First Battle of Boonville - Establishes Union Control of Missouri River

The First Battle of Boonville was a minor skirmish of the American Civil War, occurring on June 17, 1861, near Boonville in Cooper County, Missouri.

Although casualties were extremely light, the battle's strategic impact was far greater than one might assume from its limited nature. The Union victory here established what would become an unbroken Federal control of the Missouri River, and helped to thwart efforts to bring Missouri into the Confederacy.

Four battles were fought at Boonville during the Civil War: the first battle forms the main subject of this article, while the others are described below under "Other battles at Boonville".


The battle itself was actually little more than a skirmish, but it was one of the first significant land actions of the war, and had grave consequences for Confederate hopes in Missouri.

After disembarking, Lyon's troops marched along the Rocheport Road toward Boonville at around 7 AM. Marmaduke's ill-equipped State Guard companies waited on a ridge behind the bluff, totalling about 500 men. They had no artillery support, since it was all with Parsons at Tipton. Inexplicably, Governor Jackson, observing from a mile or so away, held his only reasonably-disciplined and organized command (Captain Kelly's company) in reserve; it would take no part in the battle.

Lyon's command encountered State Guard pickets as they approached the bluffs, but Lyon deployed skirmishers and continued to push his men forward rapidly. The Union artillery quickly displaced sharpshooters stationed in the William Adams house, while Union infantry closed with the line of guardsmen and fired several volleys into them, causing them to retreat. This portion of the fighting lasted barely 20 minutes. Some attempts were made to rally and resist the Federal advance, but these collapsed when a Union company flanked the Guard's line, supported by a siege howitzer on one of Lyon's riverboats. As Marmaduke feared, the Guard's retreat rapidly turned into a rout. The guardsmen fled back through Camp Bacon and the town of Boonville; some continued on to their homes, while the rest retreated with the Governor to the southwest corner of Missouri. Lyon took possession of Boonville at 11 AM.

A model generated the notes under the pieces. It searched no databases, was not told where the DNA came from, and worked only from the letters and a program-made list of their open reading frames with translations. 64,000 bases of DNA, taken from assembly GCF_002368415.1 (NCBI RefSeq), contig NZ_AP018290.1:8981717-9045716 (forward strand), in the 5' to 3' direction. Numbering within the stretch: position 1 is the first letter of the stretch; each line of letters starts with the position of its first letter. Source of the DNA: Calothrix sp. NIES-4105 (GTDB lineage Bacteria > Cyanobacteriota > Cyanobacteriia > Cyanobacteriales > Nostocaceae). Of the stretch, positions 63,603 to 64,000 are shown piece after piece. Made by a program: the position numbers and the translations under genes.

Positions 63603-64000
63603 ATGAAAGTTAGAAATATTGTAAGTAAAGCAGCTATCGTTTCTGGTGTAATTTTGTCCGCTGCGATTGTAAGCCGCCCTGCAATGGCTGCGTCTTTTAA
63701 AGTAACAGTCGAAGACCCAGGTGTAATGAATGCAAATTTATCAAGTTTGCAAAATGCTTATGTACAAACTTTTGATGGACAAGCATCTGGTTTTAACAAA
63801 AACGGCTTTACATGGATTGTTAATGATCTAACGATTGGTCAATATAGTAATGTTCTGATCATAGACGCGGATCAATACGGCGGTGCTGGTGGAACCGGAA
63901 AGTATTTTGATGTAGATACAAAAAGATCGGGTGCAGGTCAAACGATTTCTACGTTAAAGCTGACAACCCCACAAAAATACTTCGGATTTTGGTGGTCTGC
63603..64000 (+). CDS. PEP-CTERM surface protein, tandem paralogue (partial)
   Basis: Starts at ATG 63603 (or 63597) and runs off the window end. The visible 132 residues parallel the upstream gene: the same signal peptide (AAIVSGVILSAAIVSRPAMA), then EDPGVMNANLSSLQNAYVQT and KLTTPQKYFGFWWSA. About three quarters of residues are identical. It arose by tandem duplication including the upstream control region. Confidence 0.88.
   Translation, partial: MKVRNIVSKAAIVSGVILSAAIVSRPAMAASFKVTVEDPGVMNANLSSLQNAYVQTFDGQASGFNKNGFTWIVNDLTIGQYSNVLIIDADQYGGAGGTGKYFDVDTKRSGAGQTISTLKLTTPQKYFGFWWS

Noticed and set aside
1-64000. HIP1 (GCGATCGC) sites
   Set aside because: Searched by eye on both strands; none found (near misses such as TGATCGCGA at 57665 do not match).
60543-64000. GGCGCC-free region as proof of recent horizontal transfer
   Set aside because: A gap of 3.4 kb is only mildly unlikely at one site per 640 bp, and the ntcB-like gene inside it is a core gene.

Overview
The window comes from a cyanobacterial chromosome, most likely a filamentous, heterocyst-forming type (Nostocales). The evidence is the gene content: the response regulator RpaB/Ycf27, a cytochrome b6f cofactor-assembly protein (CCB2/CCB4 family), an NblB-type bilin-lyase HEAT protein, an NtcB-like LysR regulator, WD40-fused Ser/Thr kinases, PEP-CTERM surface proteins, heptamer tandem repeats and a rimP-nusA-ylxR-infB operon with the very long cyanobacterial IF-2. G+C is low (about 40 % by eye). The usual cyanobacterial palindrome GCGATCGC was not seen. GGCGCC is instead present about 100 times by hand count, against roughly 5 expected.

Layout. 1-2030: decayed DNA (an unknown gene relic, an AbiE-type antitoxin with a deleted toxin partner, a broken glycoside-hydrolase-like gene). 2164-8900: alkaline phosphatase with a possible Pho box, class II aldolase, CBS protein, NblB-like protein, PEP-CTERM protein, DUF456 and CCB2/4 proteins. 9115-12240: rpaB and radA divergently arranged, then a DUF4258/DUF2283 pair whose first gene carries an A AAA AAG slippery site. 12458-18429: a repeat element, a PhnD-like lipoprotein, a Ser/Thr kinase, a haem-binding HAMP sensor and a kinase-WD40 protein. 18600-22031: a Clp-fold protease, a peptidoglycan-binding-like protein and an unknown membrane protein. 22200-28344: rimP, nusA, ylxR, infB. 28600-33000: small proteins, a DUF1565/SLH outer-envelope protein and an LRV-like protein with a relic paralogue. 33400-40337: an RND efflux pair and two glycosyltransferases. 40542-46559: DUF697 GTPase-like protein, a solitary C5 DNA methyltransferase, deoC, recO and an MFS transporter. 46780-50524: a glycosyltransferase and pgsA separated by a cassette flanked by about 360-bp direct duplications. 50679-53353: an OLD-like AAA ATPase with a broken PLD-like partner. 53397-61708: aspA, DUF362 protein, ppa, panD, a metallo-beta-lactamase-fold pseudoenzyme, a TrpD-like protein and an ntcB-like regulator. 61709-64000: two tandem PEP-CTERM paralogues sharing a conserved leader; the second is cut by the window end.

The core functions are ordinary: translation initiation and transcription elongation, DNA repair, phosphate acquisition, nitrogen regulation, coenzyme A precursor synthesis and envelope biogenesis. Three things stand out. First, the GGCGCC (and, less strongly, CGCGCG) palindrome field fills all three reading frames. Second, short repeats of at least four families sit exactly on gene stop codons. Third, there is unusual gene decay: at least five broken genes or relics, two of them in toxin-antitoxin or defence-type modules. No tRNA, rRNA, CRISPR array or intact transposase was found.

The short fight at Boonville and the State Guard's precipitate retreat earned the battle the nickname of "The Boonville Races."

Description: Claiborne Jackson, the pro-Southern Governor of Missouri, wanted the state to secede and join the Confederacy. Union Brig. Gen. Nathaniel Lyon set out to put down Jackson’s Missouri State Guard, commanded by Sterling Price. Reaching Jefferson City, the state capital, Lyon discovered that Jackson and Price had retreated towards Boonville. Lyon reembarked on steamboats, transported his men to below Boonville, marched to the town, and engaged the enemy. In a short fight, Lyon dispersed the Confederates, commanded on the field by Col. John S. Marmaduke, and occupied Boonville. This early victory established Union control of the Missouri River and helped douse attempts to place Missouri in the Confederacy.